Monday, November 22, 2010

Art as Personal Mythology

The Valley of the Muse by Rodrigo de Toledo

  On a slight variation of my usual art/theatre/film/music circuit, I've finally attended a lecture on the artistic process.  I went to Rodrigo de Toledo's sabbatical lecture "The Self Mythological Realm - Branding a Designed Universe".

  Rodrigo is an associate professor of graphic design in the School of Communication.  This is how he described his talk.

"The research conducted during the sabbatical focused on formal aspects of visual and graphic language, and the visual representation of archetypical and mythological symbols. The project resulted on a new body of visual work, which will be showcased during the presentation."

  I  was excited to hear about this project because I'm very intrigued by Jungian psychology and archetypes as well as modern perspectives of Jung.  I'm interested in art that has a whole other narrative that isn't immediately apparent.   And finally, I think hearing about people's sabbatical projects is fascinating.  They've spent a lifetime building on their knowledge, they're at the edge of human knowledge in their specialty, and now they've spent a year pushing past it.  This is the epitome of niche domain.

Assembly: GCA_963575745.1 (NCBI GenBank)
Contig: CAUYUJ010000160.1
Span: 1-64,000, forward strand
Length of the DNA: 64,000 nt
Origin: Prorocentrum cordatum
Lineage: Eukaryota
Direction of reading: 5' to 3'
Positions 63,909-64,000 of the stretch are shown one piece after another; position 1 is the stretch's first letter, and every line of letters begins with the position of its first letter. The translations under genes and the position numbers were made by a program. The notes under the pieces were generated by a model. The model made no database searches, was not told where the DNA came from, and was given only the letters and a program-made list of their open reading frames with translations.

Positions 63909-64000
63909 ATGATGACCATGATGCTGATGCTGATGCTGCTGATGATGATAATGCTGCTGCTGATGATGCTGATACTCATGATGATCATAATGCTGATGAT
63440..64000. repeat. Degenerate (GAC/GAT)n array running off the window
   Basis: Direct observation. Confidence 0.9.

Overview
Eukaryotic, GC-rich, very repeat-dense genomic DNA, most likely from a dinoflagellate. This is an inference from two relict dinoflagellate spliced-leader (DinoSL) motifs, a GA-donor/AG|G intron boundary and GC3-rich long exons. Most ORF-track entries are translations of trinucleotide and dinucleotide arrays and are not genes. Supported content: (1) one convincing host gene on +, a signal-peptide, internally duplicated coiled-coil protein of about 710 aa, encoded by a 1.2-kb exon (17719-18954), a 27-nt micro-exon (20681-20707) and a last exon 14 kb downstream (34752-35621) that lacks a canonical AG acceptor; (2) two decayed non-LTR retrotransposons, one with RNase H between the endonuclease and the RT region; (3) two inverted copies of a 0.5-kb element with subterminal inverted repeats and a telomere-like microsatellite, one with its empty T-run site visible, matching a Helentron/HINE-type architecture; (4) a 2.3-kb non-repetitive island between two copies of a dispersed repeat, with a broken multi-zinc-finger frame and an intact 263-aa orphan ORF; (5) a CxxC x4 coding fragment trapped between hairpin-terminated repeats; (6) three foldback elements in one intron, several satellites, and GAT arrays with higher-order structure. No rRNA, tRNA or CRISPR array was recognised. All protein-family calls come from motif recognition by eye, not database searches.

Rodrigo spent a long time developing visual symbols to represent things in his life, like the past, present and future, memories, and avatars, spirit guides, etc.  The shapes were based on organic and mechanical structures.  The resultant pictures -which kind of look like mandalas, tangkas, or icons- aren't just colors and shapes that look pretty together.  Everything had a meaning behind it, a whole historical narrative.

  Someone in the audience asked if it wasn't selfish to spend so much time exploring one's own inner world, when there is so much to be done in the outside world.  I would say that it's extremely important to square things up with ourselves first, so we know what we're doing and where we're going.  Identifying the symbolism of items along one person's journey is personal, yes, but it is also universal.  Here we are, living similar lives just with different details.

  It's helpful to know where people have been.  And if they are going to spend a lot of time identifying, categorizing and illustrating their symbols, all the better for us who aren't going to do so.  How wonderful that someone so visually articulate explored why symbols evoke a certain feeling or memory.  

  "Art is a marriage of the conscious and the unconscious," said Jean Cocteau.  Absorbing, creating, and listening to art is something that helps us attune to ourselves and our personal mythology.  It's almost better than therapy--it's certainly more beautiful!

Rodrigo de Toledo's work can be viewed and bought at here.  More about the artist is available on his website,

The Mind's Cave by Rodrigo de Toledo

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